Blast Your Biceps

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The Limitations Of Functional Anatomical Analysis

Emg Turkey Gastrocnemius

Functional anatomy, while not an oxymoron, is certainly a phrase that stretches the truth. Functional anatomy classifies muscles actions based on the mechanical method of muscle action analysis. This method essentially examines one muscle's line of action relative to one joint axis of rotation, and infers a joint action based on orientation and pulls of the muscle in the anatomical position (Figure 3.12). In the sagittal plane, the biceps brachii is classified as an elbow flexor because it is assumed that (1) the origins are at the shoulder joint, (2) the insertion is on the radial tuberosity, and (3) the anterior orientation Figure 3.12. The mechanical method of muscle action analysis applied to biceps and elbow flexion in the sagittal plane. It is assumed that in the anatomical position the biceps pulls upward toward its anatomical origin from its anatomical insertion (radial tuberosity). The motion can be visualized using a bicycle wheel with the axle aligned on the joint axis. If...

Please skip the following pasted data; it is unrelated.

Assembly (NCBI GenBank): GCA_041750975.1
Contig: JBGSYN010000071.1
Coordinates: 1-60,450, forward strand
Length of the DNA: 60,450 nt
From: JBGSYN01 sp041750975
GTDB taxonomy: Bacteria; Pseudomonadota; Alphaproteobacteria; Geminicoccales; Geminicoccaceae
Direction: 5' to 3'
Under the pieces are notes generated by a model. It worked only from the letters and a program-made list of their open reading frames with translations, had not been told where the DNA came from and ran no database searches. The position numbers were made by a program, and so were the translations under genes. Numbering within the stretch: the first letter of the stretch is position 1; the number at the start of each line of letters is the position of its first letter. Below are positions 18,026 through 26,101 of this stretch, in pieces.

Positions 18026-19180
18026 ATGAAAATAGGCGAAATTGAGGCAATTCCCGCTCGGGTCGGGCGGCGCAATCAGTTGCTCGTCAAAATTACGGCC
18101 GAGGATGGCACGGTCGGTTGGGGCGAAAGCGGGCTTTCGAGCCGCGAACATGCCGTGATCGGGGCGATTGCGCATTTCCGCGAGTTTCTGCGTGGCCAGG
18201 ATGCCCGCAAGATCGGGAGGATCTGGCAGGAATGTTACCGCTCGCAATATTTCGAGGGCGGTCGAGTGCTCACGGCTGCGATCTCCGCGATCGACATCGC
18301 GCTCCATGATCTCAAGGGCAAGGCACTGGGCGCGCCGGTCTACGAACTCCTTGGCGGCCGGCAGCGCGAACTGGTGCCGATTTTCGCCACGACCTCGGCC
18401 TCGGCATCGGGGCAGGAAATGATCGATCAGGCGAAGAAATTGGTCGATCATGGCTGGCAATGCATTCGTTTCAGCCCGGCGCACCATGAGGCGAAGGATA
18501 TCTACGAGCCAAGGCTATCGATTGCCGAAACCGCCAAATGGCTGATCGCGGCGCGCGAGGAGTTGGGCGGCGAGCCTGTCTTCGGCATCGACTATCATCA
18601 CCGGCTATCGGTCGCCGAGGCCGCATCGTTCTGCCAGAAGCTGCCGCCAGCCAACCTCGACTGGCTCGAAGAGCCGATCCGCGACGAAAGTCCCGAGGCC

Qualitative And Quantitative Analysis Of Vectors

Resolution Vectors Elbow Joint